The Loophole: How American forests fuel the EU’s appetite for ‘green’ energy

The smoke billows like cream in coffee off Lebanon Church road, above the pine stands and winter fallow, a sharp palette of blue and green and white. Heavy with trees and scraps from the surrounding forests of Northampton County, the trucks come and go all day long, downshifting here just before the Methodist  church and… » Read More

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As oceans heat up, the types of seafood we eat will change

There is no better place to ogle California seafood, in all its bizarre bounty, than the Santa Barbara harbor on a Saturday morning. Vendors line City Pier alongside bobbing boats with names like New Hazard and Fishin’ Mission, their booths thronged by customers speaking a half-dozen languages. The wares at this fishermen’s market are as… » Read More

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Toronto restaurant fights food waste by chopping menu prices till all the dishes are gone

It’s 3:51 p.m., and Chef Ashley MacNeil is busy planning how to run out of food. Sunday brunch service has ended at Toronto’s Farmhouse Tavern, and she has already cubed and deep-fried the morning’s excess biscuits into croutons to adorn tonight’s house salad. Now she’s fretting over an excess of shaved Brussels sprouts, which aren’t… » Read More

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As the heat rises, farmworkers band together

Our climate is changing, and our approaches to activism and politics have to change with it. That’s why FERN, in partnership with The Nation,  launched Taking Heat, a series of dispatches from the front lines of the climate justice movement by journalist Audrea Lim. Lim explores the ways the communities that stand to lose the most… » Read More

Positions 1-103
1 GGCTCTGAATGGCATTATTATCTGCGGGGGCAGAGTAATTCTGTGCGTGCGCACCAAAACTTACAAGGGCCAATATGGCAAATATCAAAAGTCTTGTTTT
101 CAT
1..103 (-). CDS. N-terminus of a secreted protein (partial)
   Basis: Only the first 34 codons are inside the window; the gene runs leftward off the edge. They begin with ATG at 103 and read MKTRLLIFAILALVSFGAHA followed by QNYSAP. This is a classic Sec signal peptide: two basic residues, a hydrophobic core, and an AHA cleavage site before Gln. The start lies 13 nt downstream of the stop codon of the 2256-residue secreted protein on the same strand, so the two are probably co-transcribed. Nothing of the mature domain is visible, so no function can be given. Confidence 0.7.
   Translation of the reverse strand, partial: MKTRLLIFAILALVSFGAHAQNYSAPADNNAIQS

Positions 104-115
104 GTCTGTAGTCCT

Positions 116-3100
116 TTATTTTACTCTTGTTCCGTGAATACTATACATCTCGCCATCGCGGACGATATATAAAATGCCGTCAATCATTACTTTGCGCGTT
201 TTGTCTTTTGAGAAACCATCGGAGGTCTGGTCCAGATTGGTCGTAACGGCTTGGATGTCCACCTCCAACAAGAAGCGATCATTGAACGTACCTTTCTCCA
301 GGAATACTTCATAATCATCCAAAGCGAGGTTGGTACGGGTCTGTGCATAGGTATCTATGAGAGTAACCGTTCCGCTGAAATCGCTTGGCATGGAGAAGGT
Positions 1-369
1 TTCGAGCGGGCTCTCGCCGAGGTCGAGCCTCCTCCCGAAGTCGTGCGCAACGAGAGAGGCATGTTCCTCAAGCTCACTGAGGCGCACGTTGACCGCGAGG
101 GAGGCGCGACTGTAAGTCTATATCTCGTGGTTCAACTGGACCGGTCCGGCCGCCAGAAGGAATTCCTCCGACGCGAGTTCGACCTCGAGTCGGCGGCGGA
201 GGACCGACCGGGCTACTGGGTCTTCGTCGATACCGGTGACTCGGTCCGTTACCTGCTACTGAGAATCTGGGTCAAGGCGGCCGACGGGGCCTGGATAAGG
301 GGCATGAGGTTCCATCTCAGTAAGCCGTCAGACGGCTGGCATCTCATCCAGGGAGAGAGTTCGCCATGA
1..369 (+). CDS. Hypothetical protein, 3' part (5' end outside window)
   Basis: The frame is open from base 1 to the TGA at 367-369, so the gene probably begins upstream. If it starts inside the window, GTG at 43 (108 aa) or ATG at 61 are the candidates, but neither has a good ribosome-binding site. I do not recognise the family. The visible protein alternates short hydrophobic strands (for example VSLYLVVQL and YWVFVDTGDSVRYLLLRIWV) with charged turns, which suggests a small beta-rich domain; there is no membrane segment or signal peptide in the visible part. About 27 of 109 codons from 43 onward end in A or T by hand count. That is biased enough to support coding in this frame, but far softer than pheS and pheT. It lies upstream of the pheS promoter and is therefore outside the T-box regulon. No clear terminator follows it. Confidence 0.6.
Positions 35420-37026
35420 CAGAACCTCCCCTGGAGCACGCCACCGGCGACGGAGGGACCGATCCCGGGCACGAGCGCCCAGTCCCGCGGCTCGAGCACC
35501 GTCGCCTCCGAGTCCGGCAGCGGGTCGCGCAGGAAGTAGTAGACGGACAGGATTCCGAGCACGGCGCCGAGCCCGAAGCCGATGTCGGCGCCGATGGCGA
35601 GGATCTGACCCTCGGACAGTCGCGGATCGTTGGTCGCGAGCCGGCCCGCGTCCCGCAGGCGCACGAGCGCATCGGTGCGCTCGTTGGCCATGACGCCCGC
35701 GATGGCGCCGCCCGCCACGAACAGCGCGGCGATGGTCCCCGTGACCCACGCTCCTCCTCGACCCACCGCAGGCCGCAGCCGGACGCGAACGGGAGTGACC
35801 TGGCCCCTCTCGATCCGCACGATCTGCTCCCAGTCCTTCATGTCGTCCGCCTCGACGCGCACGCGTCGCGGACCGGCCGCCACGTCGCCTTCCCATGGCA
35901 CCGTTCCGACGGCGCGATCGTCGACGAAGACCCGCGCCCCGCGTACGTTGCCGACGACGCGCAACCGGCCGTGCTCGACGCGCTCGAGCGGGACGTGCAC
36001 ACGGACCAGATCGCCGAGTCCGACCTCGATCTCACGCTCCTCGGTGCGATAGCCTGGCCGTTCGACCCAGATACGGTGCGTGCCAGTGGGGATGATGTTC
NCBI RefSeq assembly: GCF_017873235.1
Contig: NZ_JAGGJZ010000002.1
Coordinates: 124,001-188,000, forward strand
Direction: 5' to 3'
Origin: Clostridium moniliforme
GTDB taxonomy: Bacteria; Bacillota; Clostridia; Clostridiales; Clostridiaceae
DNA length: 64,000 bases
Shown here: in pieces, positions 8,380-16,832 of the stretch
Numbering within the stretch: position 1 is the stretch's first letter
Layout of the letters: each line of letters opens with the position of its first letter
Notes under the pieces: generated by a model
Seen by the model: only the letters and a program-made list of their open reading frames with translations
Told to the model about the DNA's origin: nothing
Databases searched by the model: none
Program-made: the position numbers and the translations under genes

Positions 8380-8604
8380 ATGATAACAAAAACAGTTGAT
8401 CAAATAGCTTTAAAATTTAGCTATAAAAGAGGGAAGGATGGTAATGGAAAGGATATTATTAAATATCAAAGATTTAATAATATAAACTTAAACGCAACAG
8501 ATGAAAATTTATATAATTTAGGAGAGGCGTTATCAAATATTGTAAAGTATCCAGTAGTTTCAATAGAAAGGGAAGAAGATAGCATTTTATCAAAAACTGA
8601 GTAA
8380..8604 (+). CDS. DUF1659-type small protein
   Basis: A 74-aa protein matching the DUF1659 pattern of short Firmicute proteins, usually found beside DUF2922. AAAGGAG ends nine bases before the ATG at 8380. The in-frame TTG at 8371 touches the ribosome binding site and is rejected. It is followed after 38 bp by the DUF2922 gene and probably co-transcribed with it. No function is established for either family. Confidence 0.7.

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    The Nation

As coastal flooding surges, ‘living shorelines’ seen as the answer

On August 27, 2011, Hurricane Irene crashed into North Carolina, eviscerating the Outer Banks. The storm dumped rain shin-high and hurled three-meter storm surges against the barrier island shores that faced the mainland, destroying roads and 1,100 homes. After the storm, a young ecologist then at the University of North Carolina at Chapel Hill named… » Read More

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    Scientific American

‘Every Day You Become More Desperate’

José Ramón Campos López, a 40-year-old farmer from San Carlos Lempa, El Salvador, stares out at his two acres of land. It’s August, harvest time. The field should be full of tall, vibrant corn stalks. Instead, it’s full of weeds, but for a small patch of corn on the edge of the plot that managed… » Read More

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    The Weather Channel

Can farming save Puerto Rico’s future?

Our climate is changing, and our approaches to activism and politics have to change with it. That’s why FERN, in partnership with The Nation,  is launching Taking Heat, a series of dispatches from the front lines of the climate justice movement by journalist Audrea Lim. Lim will explore the ways the communities that stand to lose the… » Read More

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    The Nation

Syrian seeds and the future of wheat

When a team of researchers set loose a buzzing horde of Hessian flies on 20,000 seedlings in a Kansas greenhouse, they made a discovery that continues to ripple from midwestern wheat fields to the rolling hills that surround the battered Syrian city of Aleppo. The seeds, once stored in a seed bank outside of that… » Read More

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